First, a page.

As consumers — from millennials to baby boomers — adopt new healthy eating goals, sales of dates, prunes and dried fruit are gathering momentum.
Suppliers say more consumers than ever are discovering the health benefits of dates.
“Business has been fantastic as the velocity of our sales steadily climb by double digits year over year,” said Luke Fountain, sales representative for Bakersfield, Calif.-based Atlas Produce and Distribution Inc.
“Our business aside, the entire category has been growing at the consumer level, which is good for everyone in the industry,” he said.
Dates are an “undiscovered product” that more and more consumers are learning about, said Tony Somohano, director of wholesale sales for Woodspur Farms LLC, Coachella, Calif.
Woodspur Farms is the largest certified organic date farm in the U.S., according to Somohano, with about 3,000 acres of organic dates.
Dates are largely eaten as a snack, but they also have a significant role as a sweet, healthful ingredient at home and in industrial food manufacturing, where they’re used for date paste, diced dates, coconut rolls, syrup, powders and as a replacement for artificial sweeteners.
“None of the crop goes to waste,” Somohano said. “We even sell the pits.”
This year’s date crop is of very good quality, said DJ Ryan, sales and operations manager for Sun Date in Coachella.
“We’re very happy with it,” he said. “We had ideal weather conditions this summer.”
Organic seems to be a trend in the date category.
“More date gardens are transitioning to organic,” Ryan said.
The two most popular date varieties are the large, plump medjool and the smaller, semi-dry deglet noor, which is commonly sold packaged and pitted in supermarkets.
Woodspur offers about a dozen varieties, which are harvested at various times from late August until early November, Somohano said.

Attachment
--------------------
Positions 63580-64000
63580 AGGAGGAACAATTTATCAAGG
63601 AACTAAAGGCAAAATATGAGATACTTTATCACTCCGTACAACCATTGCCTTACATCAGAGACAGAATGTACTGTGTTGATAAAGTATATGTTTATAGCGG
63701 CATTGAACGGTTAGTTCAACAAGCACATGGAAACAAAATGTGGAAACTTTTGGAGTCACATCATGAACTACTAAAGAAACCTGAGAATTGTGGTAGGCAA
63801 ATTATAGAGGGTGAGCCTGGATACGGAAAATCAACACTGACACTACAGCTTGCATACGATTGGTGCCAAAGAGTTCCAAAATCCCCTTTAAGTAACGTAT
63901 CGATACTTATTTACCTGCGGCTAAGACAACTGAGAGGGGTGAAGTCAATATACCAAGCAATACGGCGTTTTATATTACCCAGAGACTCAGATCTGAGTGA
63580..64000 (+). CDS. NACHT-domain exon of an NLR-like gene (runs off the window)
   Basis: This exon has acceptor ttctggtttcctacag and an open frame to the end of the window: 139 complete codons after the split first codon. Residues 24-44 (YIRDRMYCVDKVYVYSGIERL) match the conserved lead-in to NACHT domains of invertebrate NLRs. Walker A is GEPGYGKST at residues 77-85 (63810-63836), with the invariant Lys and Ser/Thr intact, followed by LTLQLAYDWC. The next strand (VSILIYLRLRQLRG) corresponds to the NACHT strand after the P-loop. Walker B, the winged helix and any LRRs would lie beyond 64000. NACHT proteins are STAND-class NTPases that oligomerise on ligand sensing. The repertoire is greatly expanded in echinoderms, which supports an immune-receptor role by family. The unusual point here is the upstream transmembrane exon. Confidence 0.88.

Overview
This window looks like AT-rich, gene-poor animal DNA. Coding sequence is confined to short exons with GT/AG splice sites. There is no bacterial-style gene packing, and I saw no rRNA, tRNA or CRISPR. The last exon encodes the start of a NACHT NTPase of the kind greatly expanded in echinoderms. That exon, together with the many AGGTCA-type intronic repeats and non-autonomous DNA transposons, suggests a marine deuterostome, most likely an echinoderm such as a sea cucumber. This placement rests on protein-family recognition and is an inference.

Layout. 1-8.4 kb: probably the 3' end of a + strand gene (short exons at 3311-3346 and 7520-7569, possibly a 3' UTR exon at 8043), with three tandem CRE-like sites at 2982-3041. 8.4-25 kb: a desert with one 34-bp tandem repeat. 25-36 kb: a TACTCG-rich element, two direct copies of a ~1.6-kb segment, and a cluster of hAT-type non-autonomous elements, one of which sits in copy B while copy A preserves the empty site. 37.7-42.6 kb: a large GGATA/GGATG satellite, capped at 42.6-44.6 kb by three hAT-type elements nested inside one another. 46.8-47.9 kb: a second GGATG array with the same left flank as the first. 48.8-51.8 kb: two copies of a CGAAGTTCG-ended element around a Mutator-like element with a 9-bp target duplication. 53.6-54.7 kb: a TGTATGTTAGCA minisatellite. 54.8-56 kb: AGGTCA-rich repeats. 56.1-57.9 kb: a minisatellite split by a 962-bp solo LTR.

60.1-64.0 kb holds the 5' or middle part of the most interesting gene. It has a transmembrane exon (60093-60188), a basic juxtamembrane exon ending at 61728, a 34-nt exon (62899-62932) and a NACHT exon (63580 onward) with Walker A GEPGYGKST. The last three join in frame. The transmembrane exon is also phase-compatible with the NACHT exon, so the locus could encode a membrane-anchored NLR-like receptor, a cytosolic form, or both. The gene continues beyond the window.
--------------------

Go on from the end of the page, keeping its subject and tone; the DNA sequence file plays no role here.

“We had a super quality crop this year,” he said, which was about 6% larger than last year’s.
The company does a lot of private-label packaging for major retailers, he said.
Atlas Produce offers California-grown organic and conventionally grown date products under its Fresh Energy brand, Fountain said.
Dates are a good export item, Ryan added.
Sun Date’s export destinations include Australia, Southeast Asia, Europe, the United Kingdom and South America.
Many high-quality medjools even are exported to Middle Eastern destinations like Dubai and the United Arab Emirates.
Prunes, known as dried plums before switching back to their original name last year, are another consumer favorite.
California, where about 99% of domestic prunes are grown, had a “very good crop” this year, said Donn Zea, executive director of the Roseville-based California Prune Board.
“We did plenty of pre-harvest thinning,” he said.
“That ensures that we will have the kind of prunes people expect from California — larger, sweeter prunes.”
There will be a good range of sizes this year that will be “well distributed in the larger sizes” that consumers prefer.
About 45% of California’s prunes will be exported this year, with Japan the major market and about one-third of the exports going to Europe, especially northern Italy.
“The prune crop has been strong in California with the wet weather and good blooming temperature,” said Stephanie Harralson, director of marketing, North America, for Yuba City, Calif.-based Sunsweet Growers Inc.
“Prune plums are harvested in August, but prunes are a year-round product, perfect for healthy snacking,” Harralson said.
Sunsweet offers Sunsweet Amaz!n Prunes, prune juice, PlumSweets chocolate coated prunes, dates, dried apricots, dried cherries, dried mango, dried pineapple, raisins and dried cranberries.
Traina Foods Inc., Patterson, Calif., sells bulk dried fruit, including cherries, apricots, peaches, dates, figs, pears and cranberries, some of which are organically grown, said president Willie Traina.
The company’s Fruitons line features sun-dried fruits in various blends meant to be added to salads, soups and breakfast items.